*n*is the number of elements (number of stations),

*ET*is the reference evapotranspiration computed by the FAO-56 PM equation, and

_{0}(PM)*ET*is

_{0,MH}*ET*computed by a modified HS equation.

_{0}## APPLICATIONS AND RESULTS

The averages for each one of the seven regions of salient statistical characteristics of the meteorological data used are given in Tables 2 and 3. Adjusted *K _{H}*,

*e*, and

_{H}*K*coefficients of the modified HS equations and the performance measures (MAE, mm day

_{T}^{–1}; MARE, %; and RMSE, mm day

^{–1}) of the original and modified HS equations for all combinations are presented in the Appendix, Tables A1–A7 (available with the online version of this paper). The values of the performance statistics for, first, the original HS equation, next, for the best combination with all three calibrated coefficients (combination 7), for the ones including the wind speed (combinations 8 and 9), and for the one given by Almorox & Grieser (2016) (combination 10) are summarized in Tables 4 and 5. As seen in these tables, first of all, the original HS equation estimates the

*ET*s in all seven regions with fairly high MARE values (about 20–25%). For combinations which modified the magnitudes of

_{0}*K*,

_{H}*e*, and

_{H}*K*coefficients (combinations 1–7), the best combination having the smallest RMSE statistic is the last one (combination 7), which allows all the three coefficients to assume different magnitudes from those of the original HS equation. RMSE is known as the standard error of the estimates in the regression, which is a major criterion of superiority in most similar studies. MARE values in our study were mostly in parallel with those of RMSE also. Calibration of the original and modified HS equations by inclusion of the wind speed (WS-HS and WS-MHS, combinations 8 and 9, respectively) enhanced the accuracy of the HS equation. The best estimations are obtained from the ninth combination, which allows calibration of all three coefficients of the HS equation along with inclusion of the wind speed (WS-MHS) (Equation (15)). The second best estimation results are obtained from the original HS equation with the wind speed data included (WS-HS) for the coastal regions. The HS equation with three calibrated coefficients but not including the WS gives the second best estimation for the inner regions of Turkey. It is also concluded from Tables 4 and 5 that calibration of coefficients of the HS equation reduces the MARE statistics by an average of 5%. In addition to that, calibration of the modified HS equation with inclusion of the wind speed decreases the MARE statistics almost 10%.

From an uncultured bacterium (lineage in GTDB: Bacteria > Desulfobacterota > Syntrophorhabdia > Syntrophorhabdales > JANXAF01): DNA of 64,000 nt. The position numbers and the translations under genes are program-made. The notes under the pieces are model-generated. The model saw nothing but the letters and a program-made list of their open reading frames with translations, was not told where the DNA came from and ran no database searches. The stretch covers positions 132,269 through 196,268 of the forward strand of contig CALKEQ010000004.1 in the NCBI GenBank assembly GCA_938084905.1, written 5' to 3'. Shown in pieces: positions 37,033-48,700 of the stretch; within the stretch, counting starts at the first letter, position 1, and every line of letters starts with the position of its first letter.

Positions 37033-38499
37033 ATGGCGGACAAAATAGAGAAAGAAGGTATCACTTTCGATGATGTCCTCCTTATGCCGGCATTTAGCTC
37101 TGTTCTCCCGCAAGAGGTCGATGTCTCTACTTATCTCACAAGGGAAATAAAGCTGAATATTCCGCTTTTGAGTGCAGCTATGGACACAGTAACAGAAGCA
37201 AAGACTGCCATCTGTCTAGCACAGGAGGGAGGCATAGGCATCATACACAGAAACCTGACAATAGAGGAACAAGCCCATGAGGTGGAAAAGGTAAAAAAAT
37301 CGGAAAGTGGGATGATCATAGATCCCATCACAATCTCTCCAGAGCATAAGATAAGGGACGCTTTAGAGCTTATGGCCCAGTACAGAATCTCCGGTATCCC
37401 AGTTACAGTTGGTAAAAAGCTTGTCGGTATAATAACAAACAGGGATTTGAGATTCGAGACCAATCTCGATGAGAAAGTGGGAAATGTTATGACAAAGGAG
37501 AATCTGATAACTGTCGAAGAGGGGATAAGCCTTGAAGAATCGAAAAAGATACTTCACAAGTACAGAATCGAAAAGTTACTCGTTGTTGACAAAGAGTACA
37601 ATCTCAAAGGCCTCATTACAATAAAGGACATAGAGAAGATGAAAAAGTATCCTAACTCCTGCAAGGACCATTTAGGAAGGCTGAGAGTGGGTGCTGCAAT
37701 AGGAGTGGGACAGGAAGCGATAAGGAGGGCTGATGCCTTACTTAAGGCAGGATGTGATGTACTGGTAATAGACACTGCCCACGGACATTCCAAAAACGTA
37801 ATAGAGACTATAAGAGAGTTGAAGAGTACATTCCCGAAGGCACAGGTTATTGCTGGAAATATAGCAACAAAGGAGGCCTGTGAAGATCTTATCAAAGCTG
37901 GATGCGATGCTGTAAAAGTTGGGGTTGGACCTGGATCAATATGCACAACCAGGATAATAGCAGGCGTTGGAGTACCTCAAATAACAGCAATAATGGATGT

_{T}Variables | X_{ort} | S_{x} | C_{v} | C_{sx} | C_{k} | X_{mak} | X_{min} |
---|---|---|---|---|---|---|---|

Mediterranean Region | |||||||

Maximum temperature | 32.29 | 7.71 | 0.24 | −0.36 | −0.84 | 46.7 | 12.5 |

Minimum temperature | 0.86 | 10.41 | 12.12 | −0.64 | 0.42 | 20.6 | −33.5 |

Average temperature | 16.35 | 7.95 | 0.49 | −0.25 | −0.79 | 30.2 | −3.8 |

Maximum humidity | 73.84 | 7.49 | 0.10 | −0.43 | −0.39 | 90.1 | 53.8 |

Minimum humidity | 7.92 | 5.62 | 0.71 | 1.27 | 2.63 | 38.0 | 0.0 |

Wind speed | 2.03 | 0.79 | 0.39 | 1.39 | 2.70 | 5.6 | 0.7 |

Black Sea Region | |||||||

Maximum temperature | 31.04 | 6.95 | 0.22 | −0.48 | −0.37 | 45.1 | 10.3 |

Minimum temperature | −3.04 | 10.17 | −3.34 | −0.53 | −0.18 | 17.0 | −30.8 |

Average temperature | 12.32 | 7.15 | 0.58 | −0.14 | −0.97 | 25.1 | −6.4 |

Maximum humidity | 78.77 | 5.90 | 0.08 | −0.08 | −0.66 | 94.1 | 64.2 |